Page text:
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We’re leaving so much food on farms to just rot in the fields

Most of the reports you hear about food waste don’t even include the amount that’s left behind on farms, but new research shows it’s a lot.

We’re leaving so much food on farms to just rot in the fields
[Photo: Liubov Yashkir/iStock]

You might be familiar with the fact that in the U.S., an estimated 40% of food goes uneaten. That’s an alarming statistic on its own. This amount of wasted food correlates with waste in other areas: Around 21% of all water used in the U.S. and 18% of cropland is dedicated to food that will never get eaten, exercising a significant strain on already stressed resources.

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But most of the traditional research into food waste looks only at what goes uneaten at the distribution, retail, and consumer levels. These measurements capture how much inventory grocery stores toss, for instance, or how much consumers let go rotten in their fridge without eating. When a team of researchers at the University of Santa Clara set out to figure out how much produce is wasted before it even leaves the fields, they found a much more dire picture.

According to the research team, around 33% of food that’s grown is either unharvested or left behind in the fields because the growers suspect it might not meet the specifications of their buyers. Growers often estimate the amount of produce they leave in the fields, but the Santa Clara team found, after conducting thorough analyses of 123 farms in northern and central California, that in-field food waste exceeds growers’ estimates of losses by around 157%. Some produce categories are more prone to waste than others: The Santa Clara team found that around 55.6% of cabbage was left behind, compared to just 4.7% of perennial artichokes. These variations are often due to how uniformly a crop grows (generally, growers are looking for a consistent product to offer buyers) and how frequently they’re harvested, on top of factors like crops’ resistance to variable weather.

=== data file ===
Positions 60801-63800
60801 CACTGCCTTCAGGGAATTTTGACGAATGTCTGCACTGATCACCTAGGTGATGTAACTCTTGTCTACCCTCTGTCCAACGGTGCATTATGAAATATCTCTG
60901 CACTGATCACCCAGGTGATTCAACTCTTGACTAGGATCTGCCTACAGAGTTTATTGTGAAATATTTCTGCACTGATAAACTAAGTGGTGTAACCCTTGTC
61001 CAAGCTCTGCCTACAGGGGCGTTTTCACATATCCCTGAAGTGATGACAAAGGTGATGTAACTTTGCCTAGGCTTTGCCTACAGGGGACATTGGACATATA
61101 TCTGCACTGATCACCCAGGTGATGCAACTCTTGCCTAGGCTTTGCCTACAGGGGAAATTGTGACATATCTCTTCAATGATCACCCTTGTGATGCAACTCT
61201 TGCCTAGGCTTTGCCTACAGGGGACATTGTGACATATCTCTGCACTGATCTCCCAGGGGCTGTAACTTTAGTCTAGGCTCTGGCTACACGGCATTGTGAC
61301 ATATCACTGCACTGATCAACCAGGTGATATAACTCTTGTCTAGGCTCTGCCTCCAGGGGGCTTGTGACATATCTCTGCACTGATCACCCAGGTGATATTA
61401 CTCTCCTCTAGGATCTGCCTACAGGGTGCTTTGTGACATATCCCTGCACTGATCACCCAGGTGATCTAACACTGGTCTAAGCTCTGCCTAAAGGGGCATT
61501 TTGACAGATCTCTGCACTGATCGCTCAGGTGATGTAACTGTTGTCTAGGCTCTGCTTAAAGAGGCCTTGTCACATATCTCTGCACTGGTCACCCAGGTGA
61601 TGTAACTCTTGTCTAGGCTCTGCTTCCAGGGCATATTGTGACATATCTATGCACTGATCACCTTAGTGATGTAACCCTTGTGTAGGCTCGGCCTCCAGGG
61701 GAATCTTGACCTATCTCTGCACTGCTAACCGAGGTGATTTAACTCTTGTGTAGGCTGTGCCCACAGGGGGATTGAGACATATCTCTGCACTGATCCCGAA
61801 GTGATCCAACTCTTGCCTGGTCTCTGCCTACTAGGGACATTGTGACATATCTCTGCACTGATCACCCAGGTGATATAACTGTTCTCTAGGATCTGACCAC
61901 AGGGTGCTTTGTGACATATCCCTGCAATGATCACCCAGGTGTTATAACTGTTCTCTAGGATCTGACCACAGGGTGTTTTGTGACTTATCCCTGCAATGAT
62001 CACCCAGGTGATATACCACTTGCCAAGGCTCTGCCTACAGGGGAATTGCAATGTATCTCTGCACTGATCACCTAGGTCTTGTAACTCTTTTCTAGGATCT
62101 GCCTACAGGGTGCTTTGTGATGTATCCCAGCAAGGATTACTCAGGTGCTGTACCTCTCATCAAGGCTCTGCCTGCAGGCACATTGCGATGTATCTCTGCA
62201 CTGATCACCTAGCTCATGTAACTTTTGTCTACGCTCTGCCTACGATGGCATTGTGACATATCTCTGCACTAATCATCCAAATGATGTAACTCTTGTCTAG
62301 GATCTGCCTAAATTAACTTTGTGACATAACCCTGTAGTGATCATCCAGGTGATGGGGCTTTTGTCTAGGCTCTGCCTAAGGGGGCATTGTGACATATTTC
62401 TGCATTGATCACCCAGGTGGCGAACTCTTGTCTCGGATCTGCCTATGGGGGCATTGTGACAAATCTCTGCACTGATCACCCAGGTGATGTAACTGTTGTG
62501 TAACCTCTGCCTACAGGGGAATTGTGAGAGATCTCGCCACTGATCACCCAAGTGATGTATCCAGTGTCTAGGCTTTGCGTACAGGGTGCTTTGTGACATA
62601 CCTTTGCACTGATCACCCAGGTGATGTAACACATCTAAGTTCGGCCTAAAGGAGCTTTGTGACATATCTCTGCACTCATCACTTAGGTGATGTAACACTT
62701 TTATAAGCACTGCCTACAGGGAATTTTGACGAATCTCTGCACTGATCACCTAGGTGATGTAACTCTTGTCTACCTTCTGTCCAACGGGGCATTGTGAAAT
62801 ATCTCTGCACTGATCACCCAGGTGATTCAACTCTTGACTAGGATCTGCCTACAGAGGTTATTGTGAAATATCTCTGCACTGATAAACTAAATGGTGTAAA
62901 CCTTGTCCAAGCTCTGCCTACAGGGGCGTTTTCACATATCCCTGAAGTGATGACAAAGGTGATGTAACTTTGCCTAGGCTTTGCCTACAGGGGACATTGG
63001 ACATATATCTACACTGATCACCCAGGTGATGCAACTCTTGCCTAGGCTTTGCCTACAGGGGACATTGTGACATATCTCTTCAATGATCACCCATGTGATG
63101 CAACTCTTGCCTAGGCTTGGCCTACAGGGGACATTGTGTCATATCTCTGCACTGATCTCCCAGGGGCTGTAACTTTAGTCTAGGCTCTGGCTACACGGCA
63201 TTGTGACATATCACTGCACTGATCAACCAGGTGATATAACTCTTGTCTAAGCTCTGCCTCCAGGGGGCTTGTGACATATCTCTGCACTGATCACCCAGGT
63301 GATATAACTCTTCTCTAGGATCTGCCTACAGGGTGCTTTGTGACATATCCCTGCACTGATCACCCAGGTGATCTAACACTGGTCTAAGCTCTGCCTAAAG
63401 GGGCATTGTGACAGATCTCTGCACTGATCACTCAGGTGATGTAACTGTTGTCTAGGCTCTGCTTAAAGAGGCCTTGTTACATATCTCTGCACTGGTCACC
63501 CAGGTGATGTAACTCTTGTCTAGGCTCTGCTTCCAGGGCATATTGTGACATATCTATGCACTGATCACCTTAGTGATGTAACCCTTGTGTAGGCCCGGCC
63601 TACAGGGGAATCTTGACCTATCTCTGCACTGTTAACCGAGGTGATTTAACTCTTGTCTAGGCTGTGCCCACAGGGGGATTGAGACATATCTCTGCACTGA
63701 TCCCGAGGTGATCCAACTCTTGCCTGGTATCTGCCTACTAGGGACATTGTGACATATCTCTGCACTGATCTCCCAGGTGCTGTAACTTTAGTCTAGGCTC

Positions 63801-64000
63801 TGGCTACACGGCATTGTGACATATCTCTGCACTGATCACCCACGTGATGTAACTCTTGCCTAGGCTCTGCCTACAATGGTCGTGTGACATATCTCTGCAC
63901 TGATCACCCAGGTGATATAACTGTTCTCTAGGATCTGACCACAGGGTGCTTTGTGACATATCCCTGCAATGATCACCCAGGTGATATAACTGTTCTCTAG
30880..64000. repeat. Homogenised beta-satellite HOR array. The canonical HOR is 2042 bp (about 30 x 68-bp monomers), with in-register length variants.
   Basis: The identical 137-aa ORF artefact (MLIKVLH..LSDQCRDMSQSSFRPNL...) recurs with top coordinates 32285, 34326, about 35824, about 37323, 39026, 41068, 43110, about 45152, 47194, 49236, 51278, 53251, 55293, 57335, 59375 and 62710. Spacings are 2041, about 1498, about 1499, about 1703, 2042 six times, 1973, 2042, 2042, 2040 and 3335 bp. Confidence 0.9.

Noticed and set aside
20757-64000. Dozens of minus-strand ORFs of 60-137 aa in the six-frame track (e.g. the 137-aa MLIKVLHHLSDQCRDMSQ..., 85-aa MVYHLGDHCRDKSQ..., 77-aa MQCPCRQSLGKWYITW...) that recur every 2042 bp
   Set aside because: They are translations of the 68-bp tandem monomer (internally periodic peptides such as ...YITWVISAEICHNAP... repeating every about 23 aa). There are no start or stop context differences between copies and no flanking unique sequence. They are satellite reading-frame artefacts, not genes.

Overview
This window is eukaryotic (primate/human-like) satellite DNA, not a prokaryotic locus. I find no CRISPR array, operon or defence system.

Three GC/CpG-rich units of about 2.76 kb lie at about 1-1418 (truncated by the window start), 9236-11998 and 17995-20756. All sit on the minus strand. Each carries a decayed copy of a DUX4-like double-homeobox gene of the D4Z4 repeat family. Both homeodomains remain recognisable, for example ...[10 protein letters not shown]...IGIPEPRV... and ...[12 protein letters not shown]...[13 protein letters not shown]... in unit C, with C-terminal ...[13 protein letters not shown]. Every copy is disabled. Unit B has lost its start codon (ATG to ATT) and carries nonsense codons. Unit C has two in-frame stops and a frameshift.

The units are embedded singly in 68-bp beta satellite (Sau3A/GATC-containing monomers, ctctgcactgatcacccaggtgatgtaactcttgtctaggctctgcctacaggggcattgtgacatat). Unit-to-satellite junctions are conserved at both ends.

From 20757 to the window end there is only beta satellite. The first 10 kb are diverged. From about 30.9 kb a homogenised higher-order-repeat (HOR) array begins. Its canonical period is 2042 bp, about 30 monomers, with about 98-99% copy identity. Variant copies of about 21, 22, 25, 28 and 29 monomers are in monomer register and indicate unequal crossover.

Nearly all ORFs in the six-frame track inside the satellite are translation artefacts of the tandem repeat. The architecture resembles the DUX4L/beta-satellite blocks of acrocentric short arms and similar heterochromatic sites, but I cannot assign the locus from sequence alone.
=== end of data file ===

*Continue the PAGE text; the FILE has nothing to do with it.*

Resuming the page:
The contrast between traditional harvesting (left) and harvesting to minimize waste (right). [Photo: courtesy Full Harvest]

But the findings from the study, while limited to a specific region in California, should wake growers up to the magnitude of loss likely happening in their fields. “The first step in addressing this problem is measuring it,” says Gregory Baker, executive director of the Center for Food Innovation and Entrepreneurship at Santa Clara University.

This developing understanding of in-field food loss could also, Baker adds, give rise to solutions to address it. One might involve partnering with food banks to ensure unsold produce makes it to people in need. Santa Clara undertook the study, Baker says, in part after conversations with the Second Harvest Food Bank of Santa Clara and San Mateo Counties, in which executives expressed concern that people living in poverty in the area were not able to access the vast amount of produce that’s grown locally.

Another solution might be creating a business market for this unsold produce. One of the problems, Baker says, is that there’s insufficient market demand for imperfect produce, the kind that’s most likely to be left in the fields. So there’s little incentive for growers to pay for the labor to harvest it if they’re just going to lose money and there’s no guaranteed market.

But some new companies are trying to correct that. Imperfect Produce packages and sells “wonky” produce at a discount directly to consumers, and so far has rescued over 40 million pounds of food. The startup Full Harvest works with farmers to source imperfect produce and help them sell it to food and beverage companies that can incorporate it into products. Full Harvest‘s CEO Christine Moseley founded the company after spending 15 years in supply-chain management and witnessing tons of food go to waste. The fact that over 30% of produce grown doesn’t even enter into the supply chain, she says, “is the next biggest stat to come out about food waste, because the 40% we always talk about for food waste doesn’t even include the food wasted on the farm.”

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About the author

Eillie Anzilotti is an assistant editor for Fast Company's Ideas section, covering sustainability, social good, and alternative economies. Previously, she wrote for CityLab.

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